Yesod excellent ideas

Title image

tl;dr:

Yesod is a framework which has recently matured to the point where you should consider using it. Before telling you why you should learn Haskell and use Yesod, I will illustrate the many features Yesod introduces which are missing in other frameworks.

Type safety

Let’s start by an obligatory link from xkcd:

SQL injection by a mom

SQL injection by a mom

When you create a web application, a lot of time is spent dealing with strings. Strings for URL, HTML, JavaScript, CSS, SQL, etc… To prevent malicious usage you have to protect each strings to be sure, no script will pass from one point to another. Suppose a user enter this user name:

Newton<script>alert("An apple fall")</script>

You must transform each < into &lt;. Without this transformation alert will appear each time you try to display this user name. Safe types associate with each string what kind of string it is. Is it a string for URL? For javascript? For HTML? And the right protection is made by default to prevent problems.

Yesod does its best to handle cross scripting issues. Both between the client and the server and between the server and your DB. Here is an example:

<a href=@[AnotherPageR]>Go to another page

As AnotherPageR is of type URL and it could not contains something nefarious. It will be an URL safe. Not something like:

falselink"><script> bad_code(); </script><a href="pipo

Widgets

Yesod’s widgets are different from javascript widget. For yesod, widgets are sets of small parts of a web application. If you want to use many widgets in a same page yesod do the work. Some examples of widget are:

  • the footer of a webpage,
  • the header of a webpage with a menu,
  • a button which appears only when scrolling down,
  • etc…

For each of this part, you might need,

  • a bit of HTML,
  • a bit of CSS and
  • a bit of javascript.

Some in the header, some in the body.

You can declare a widget as this (note I use a very high meta-language):

htmlheader = ...
cssheader = ...
javascriptheader = ...
htmlbody = ...

The real syntax is:

toWidgetHeader cassiusFile "button.cassius"
toWidgetHeader juliusFile "button.julius"
toWidget       hamletFile "buttonTemplate.hamlet"

Note the awesome Shakespearean inspired name convention. Another good reason to use yesod.

  • Cassius & Lucius of CSS (a lot similar to SASS and SCSS),
  • Julius for JavaScript (note a CoffeeScript is somewhere in the source of yesod),
  • Hamlet for HTML (similar to haml)

And when your page render, yesod makes it easy to render everything nicely:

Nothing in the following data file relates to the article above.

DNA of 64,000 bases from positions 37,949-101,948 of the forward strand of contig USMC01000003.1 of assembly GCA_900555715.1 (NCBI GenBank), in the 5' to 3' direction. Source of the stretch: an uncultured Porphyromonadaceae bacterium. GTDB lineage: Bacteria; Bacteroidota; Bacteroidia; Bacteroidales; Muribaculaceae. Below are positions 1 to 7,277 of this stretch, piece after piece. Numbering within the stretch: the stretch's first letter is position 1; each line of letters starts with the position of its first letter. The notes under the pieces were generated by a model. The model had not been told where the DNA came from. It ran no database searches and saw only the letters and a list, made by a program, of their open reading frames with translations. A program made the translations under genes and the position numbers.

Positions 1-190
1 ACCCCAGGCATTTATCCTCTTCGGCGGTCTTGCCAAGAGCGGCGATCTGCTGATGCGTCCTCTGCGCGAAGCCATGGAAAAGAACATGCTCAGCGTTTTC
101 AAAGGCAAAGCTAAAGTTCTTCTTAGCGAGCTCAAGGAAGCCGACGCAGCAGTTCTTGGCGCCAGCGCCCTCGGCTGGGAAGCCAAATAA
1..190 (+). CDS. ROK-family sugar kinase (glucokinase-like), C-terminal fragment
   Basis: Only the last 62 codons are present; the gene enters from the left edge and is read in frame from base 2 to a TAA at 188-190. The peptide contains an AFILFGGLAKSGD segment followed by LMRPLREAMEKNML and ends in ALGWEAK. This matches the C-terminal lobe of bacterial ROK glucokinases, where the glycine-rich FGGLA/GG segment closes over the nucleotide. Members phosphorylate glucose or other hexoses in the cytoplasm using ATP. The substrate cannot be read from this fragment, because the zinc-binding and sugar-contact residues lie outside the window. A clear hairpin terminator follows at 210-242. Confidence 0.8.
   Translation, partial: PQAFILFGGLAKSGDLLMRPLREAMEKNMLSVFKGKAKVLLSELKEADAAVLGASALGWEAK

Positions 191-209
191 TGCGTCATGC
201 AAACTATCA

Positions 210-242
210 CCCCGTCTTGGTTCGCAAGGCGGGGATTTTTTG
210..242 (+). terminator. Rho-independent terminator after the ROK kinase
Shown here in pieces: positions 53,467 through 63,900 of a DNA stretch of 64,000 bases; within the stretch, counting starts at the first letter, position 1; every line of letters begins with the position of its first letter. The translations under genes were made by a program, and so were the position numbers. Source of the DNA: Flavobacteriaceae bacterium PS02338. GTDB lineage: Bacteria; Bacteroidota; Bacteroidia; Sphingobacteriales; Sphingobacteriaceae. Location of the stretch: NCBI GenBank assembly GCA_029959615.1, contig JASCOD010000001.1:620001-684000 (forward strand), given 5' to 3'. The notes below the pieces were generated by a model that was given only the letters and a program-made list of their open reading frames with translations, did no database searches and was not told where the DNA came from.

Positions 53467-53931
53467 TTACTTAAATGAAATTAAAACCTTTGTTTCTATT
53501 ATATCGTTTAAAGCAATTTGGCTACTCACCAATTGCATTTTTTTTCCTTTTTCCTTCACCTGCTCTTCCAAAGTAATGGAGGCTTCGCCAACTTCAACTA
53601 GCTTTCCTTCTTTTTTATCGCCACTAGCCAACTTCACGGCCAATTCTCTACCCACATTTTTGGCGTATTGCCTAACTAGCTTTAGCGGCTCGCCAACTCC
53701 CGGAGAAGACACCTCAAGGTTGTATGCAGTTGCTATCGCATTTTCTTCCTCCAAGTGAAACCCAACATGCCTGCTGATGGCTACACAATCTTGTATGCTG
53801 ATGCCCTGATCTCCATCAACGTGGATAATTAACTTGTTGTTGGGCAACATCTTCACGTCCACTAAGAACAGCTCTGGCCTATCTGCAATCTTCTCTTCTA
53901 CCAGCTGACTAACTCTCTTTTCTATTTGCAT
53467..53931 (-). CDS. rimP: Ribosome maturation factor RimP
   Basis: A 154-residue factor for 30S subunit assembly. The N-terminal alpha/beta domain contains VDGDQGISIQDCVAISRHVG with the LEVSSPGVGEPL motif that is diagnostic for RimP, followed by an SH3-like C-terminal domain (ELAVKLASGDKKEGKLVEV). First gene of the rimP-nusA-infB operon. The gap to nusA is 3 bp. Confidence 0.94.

myBigWidget =  menuWidget >> contentWidget >> footerWidget

Furthermore, if you use say 10 widgets each with a bit of CSS, yesod will create a unique and compressed CSS file. Except if you expressed a need to change the header by using different CSS.

This is just awesome!

Optimized routing

In standard routing system you have for each entry a couple: regexp → handler

The only way to discover the right rules is to match each regexp to the current URL. Then you can see behaviour such as, if you change the order of the rules you can lose or win time.

On the other hand yesod compiles the routes. Therefore it can optimize it. Of course two routes must not interfere.

/blog/2003  Date2003R
/blog/$DATE DateR

is invalid by default (you can make it valid, but I don’t think it is a good idea).

You’d better

/blog/$DATE DateR

and test if date = 2003 inside the handler.

Why yesod?

  1. Speed. This is just astounding. Look at this and then to this.
  2. Haskell. This is certainly hard to learn but also incredibly awesome. If you want to make you a favor. Just learn Haskell. It will be difficult, far more than you can imagine. It is very different from all other languages I used. But it will blow your mind and learn you a bunch of new programming concepts.
  3. Good ideas, excellent community. I follow yesod from some month now and the speed at which the project progress is incredible.

If you are a haskeller, I believe you shouldn’t fear the special syntax imposed by the standard yesod way of doing things. Just try it more than the firsts basic tutorials.

Until here I believe it goes in the right direction. Even if I believe the real future is by generating HTML pages from the client (using javascript) and server limited to serve JSON (or XML, or any object representation system).

To conclude, Yesod is awesome. Just overcome the difficulties about learning a bit of haskell and try it!

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Published on 2011-10-04
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Yann Esposito©
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